Everyone knows gin is delicious. From the juniper heavy classics perfect for relaxing with on a summer afternoon, to the complex flavours of gins crammed full of exotic spices from distant lands, gin is delicious. But how is it actually made?
Well, every single bottle of our gin will begin its life in our beautiful copper still. At only 120 litres, our still isn’t exactly the biggest still in the world, but then again 120 litres of gin is definitely enough to make anyone happy! Our process has three stages which are all equally important: the Infusion, the Distillation and the Bottling.
Stage One: Infusion
Each time we make a batch of gin we fill our still up with a mix of grain spirit and the best botanicals we can get our hands on. For our Norwich Dry Gin this means plenty of Juniper, Tonka Beans and a very precise mix of eight other botanicals to balance it all out, while our Hop Gin requires a completely different mix – including our seven different hop varieties.
Once the botanicals have been added to the still we leave them to soak overnight in a lovely boozey bath for 12 hours. This infusion time lets the alcohol fully extract all the wonderful flavours to ensure that every bottle of gin is crammed with as much flavour and aroma as possible.
Stage Two: Distillation
After those 12 hours have passed we then begin the most exciting stage: the actual distillation. This is well and truly Peter’s element, and it’s under his watchful eye that our spirits transform from a murky botanical soup and into our pure colourless spirit. But what exactly happens during distillation?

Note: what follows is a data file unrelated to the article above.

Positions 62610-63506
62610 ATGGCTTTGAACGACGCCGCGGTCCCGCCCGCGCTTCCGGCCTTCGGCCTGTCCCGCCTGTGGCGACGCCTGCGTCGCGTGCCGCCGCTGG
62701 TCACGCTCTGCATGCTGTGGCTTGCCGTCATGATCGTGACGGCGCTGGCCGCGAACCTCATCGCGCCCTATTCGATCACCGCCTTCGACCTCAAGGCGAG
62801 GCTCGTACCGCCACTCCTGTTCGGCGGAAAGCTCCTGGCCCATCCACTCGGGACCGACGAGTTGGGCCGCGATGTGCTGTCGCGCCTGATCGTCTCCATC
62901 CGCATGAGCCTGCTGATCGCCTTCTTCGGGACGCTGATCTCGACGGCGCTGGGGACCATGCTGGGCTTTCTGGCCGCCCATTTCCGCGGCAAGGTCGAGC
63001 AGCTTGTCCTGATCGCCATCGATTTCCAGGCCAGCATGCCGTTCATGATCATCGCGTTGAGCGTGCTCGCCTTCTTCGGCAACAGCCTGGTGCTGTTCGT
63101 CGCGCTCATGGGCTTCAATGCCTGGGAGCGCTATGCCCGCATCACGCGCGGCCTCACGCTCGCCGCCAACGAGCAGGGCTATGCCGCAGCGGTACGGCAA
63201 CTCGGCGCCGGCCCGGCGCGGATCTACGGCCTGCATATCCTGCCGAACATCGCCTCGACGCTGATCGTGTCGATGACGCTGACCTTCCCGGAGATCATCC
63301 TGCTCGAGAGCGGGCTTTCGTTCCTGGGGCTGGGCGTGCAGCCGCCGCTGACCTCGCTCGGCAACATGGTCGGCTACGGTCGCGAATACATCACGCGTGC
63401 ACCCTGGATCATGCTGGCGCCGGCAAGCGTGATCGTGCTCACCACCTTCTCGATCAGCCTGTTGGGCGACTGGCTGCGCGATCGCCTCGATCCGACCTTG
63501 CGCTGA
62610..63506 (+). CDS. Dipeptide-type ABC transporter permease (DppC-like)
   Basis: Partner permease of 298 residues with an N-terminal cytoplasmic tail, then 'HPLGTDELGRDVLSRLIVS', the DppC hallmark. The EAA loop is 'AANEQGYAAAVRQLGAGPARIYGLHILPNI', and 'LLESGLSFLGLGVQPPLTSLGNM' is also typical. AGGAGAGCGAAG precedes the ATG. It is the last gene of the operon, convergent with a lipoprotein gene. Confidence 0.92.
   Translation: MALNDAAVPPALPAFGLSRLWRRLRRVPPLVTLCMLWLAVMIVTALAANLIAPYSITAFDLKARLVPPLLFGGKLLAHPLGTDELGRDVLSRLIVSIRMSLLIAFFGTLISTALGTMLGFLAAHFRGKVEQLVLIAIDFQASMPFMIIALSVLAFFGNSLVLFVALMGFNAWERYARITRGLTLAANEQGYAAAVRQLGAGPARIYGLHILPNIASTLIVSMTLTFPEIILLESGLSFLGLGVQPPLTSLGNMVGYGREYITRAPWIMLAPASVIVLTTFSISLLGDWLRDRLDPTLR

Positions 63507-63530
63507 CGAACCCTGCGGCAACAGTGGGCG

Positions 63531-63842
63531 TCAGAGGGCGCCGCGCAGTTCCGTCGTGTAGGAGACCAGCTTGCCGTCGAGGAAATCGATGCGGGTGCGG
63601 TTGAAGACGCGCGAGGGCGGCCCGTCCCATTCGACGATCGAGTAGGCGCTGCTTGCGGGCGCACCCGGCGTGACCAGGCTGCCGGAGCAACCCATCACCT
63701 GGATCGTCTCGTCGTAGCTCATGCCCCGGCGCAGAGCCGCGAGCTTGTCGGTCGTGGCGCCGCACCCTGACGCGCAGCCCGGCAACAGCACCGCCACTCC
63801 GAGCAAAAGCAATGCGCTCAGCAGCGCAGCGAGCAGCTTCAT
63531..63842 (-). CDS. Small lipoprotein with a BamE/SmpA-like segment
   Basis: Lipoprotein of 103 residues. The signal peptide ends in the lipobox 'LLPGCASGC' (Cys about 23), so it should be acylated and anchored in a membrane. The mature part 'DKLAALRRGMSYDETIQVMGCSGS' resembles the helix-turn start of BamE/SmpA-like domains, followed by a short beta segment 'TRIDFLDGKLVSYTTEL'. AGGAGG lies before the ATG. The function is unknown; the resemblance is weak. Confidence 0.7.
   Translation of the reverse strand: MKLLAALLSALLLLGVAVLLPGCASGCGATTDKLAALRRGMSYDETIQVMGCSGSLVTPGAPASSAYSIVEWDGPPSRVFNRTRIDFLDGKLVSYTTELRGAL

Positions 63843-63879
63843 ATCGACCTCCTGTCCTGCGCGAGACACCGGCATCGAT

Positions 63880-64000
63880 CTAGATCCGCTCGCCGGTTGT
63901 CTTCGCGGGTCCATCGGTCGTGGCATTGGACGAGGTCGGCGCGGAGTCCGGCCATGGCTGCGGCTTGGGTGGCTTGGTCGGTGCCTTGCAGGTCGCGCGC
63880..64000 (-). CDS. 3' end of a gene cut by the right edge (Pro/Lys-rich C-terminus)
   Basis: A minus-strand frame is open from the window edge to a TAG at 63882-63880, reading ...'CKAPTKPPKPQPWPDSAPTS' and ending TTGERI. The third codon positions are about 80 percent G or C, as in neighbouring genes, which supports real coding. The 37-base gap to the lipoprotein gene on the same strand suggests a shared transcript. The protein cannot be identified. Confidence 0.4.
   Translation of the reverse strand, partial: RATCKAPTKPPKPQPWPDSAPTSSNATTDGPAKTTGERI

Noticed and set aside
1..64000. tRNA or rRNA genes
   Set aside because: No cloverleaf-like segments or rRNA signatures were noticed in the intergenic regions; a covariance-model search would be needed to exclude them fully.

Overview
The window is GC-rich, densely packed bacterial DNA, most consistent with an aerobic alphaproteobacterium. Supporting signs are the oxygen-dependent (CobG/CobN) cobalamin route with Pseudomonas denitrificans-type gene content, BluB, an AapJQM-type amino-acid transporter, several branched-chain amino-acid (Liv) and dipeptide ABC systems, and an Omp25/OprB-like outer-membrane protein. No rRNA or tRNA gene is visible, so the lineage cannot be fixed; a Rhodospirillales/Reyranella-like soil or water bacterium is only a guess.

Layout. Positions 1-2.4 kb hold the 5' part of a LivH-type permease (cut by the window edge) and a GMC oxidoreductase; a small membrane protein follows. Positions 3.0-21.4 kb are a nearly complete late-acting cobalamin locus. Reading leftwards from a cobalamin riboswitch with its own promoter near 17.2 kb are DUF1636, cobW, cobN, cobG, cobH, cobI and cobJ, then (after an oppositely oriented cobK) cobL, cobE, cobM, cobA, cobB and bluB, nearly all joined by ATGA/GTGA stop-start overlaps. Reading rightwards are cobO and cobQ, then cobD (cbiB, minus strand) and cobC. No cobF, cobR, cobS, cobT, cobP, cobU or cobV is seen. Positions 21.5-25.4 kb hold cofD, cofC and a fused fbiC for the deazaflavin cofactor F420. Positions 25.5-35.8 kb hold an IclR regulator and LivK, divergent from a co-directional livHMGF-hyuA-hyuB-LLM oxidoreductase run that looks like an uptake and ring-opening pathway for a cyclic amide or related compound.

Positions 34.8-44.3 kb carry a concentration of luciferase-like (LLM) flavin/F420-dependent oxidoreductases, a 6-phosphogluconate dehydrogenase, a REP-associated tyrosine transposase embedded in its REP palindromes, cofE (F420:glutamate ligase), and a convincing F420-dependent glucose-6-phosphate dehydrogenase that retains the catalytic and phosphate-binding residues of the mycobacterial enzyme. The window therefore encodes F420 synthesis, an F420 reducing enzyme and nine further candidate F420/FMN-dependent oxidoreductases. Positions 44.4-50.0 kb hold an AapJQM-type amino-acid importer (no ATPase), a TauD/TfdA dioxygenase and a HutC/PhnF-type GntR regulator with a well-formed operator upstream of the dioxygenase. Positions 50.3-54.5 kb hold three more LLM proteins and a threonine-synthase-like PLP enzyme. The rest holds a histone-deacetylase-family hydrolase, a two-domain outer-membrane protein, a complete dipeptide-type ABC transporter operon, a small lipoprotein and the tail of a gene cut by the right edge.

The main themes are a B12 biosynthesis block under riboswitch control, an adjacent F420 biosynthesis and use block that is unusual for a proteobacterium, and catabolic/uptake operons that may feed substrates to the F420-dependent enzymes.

We like to think of it as magic mixed with science, that’s certainly what it feels like at least! Technically speaking distillation is actually the process of separating alcohol from water through heating. The still essentially acts as one big kettle, heating the alcohol up to its boiling point and turning it into vapour. It’s this pure alcohol vapour that will become our final product, but it first needs to be turned back into a liquid which we do by rapidly cooling it and condensing it.
Try holding a cold mirror over a steaming mug of tea (or coffee – we support all hot beverage choices here!) to see the principle in action. The water vapour (steam) will rise from the hot mug and hit the mirror where it will turn back into droplets of water. Distillation in a nutshell!
The trick is to make sure you only collect the best part of the spirit though, and it’s here that we let Peter work his own magic. The final result is a collected gin spirit that is VERY high in strength (think 75% + ABV) and perfectly balanced in flavour – not that we have tried it.
Stage Three: Bottling
The final stage is the bottling, which involves dropping the ABV down to a much more drinkable 42.5% before we bottle and label it all up. Because we label every single bottle entirely by hand and handwrite the batch numbers, so no two bottles will ever look exactly the same. Its a time consuming process, but we think its definitely worth it. Why not try a bottle for yourself and see whether you think so too?
We also hold much more in depth tours and tastings at the distillery, so if you’re interested in learning more about how we distil and what exactly goes into our gin, drop an email to firstname.lastname@example.org